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Thursday, May 29, 2014

Crash test dummies of the 1960s
Ken Sparling

I was thinking of throwing the blanket off my feet. There was a woman living four miles to the east of here who sat in her kitchen waiting. I might have had my feet planted hard on the cold linoleum floor of the kitchen. Or I might have been out in the back yard plagiarizing in a notebook.
He was painting the room white. He got the red out by licking it with his tongue.
But he could not for the life of him get rid of the vestigial traces of blue.

There was a ravine across the road with the smell of weeds and sewage and railroad tracks in it. There were parking garages with flat tops, tarred and graveled. I had to walk to school. Kids threw things at me. Snowballs.
I loved winter. They tried to teach me to smoke. Mom took us out to the ravine and made us take hikes. She got a high school girl to walk me to school. We went for lunch every day at a German lady’s house.

A lot of ladies are falling asleep on the subway. John gets out a pen and a pad of paper and starts writing down the names of people he knows. When he gets to the name Roger the pen runs out of ink. The ‘e’ and the ‘r’ in Roger are hard to read. John looks around the subway car for some place to get rid of the pen.
At the next stop, John gets off. The station is deserted. John tosses the pen, tip first, into the garbage receptacle. A sort of a growling, screeching, purring sound comes out of the garbage receptacle and, a moment later, some kind of hair-covered mammal jumps out of the can with the pen stuck in its neck. The creature runs towards John. John jumps down onto the tracks and runs into the subway tunnel. He is never heard from again.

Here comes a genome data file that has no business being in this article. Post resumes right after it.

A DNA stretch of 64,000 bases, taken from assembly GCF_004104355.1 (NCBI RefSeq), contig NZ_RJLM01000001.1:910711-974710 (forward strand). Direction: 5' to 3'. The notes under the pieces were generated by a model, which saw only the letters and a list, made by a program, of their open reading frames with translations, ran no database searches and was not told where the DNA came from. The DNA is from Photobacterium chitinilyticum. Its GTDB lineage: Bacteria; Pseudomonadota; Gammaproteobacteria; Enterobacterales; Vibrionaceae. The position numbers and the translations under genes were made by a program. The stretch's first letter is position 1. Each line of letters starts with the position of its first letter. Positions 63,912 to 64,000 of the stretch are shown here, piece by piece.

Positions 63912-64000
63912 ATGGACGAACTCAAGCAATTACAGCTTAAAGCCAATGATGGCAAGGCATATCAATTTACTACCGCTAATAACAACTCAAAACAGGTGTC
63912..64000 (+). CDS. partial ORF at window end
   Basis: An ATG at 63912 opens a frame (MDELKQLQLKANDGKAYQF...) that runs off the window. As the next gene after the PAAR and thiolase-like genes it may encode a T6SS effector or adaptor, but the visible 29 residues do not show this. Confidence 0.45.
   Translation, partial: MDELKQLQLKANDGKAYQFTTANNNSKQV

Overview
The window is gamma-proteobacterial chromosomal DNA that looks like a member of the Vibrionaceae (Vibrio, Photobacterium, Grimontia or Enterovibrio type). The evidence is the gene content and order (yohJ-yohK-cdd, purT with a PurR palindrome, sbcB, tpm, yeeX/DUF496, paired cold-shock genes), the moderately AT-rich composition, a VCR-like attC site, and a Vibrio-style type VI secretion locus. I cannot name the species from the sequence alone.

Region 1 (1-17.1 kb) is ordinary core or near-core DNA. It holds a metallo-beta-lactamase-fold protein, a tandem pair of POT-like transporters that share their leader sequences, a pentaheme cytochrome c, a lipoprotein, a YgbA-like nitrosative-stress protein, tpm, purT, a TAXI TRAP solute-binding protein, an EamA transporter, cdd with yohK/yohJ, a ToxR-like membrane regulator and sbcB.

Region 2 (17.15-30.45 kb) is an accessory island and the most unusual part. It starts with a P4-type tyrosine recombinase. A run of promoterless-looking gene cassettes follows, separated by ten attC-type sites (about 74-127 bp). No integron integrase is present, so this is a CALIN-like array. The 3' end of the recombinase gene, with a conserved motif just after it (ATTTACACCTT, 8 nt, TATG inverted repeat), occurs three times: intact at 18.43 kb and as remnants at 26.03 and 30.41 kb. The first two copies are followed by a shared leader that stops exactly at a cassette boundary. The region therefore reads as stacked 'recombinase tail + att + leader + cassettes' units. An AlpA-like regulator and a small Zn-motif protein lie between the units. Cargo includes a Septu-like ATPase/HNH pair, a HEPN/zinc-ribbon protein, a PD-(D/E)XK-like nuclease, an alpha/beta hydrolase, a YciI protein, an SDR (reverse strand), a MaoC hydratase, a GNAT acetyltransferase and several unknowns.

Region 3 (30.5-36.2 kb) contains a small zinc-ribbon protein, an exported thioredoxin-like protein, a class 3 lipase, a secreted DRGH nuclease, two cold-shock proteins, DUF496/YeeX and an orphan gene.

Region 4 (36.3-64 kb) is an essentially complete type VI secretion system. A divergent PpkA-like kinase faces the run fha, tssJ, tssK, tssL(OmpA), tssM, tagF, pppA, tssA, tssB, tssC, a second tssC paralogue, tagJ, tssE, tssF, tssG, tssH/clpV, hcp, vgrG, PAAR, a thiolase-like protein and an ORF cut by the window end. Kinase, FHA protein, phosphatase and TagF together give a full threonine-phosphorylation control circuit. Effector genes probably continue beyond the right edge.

Although it was very early in the morning, Vera felt that things might be happening. The grocery clerk might be opening up the grocery store. Someone might be eating lettuce. Things were happening. Everything beginning in the core of occurrence, then transpiring out in different directions. Some rays of occurrence were headed toward Vera, she knew. She looked out the kitchen window and waited for a breath of the future to touch her.

The idea was to blow your dummy off the fence and as far back into the cornfield as you could. The guy who blew his dummy furthest back into the field was the winner. First, though, you just blew off a few parts. A finger or an ear. Then, suddenly, you’d just keep firing, pumping bullets into the middle of the dummy, trying to keep it in the air for as long as possible.

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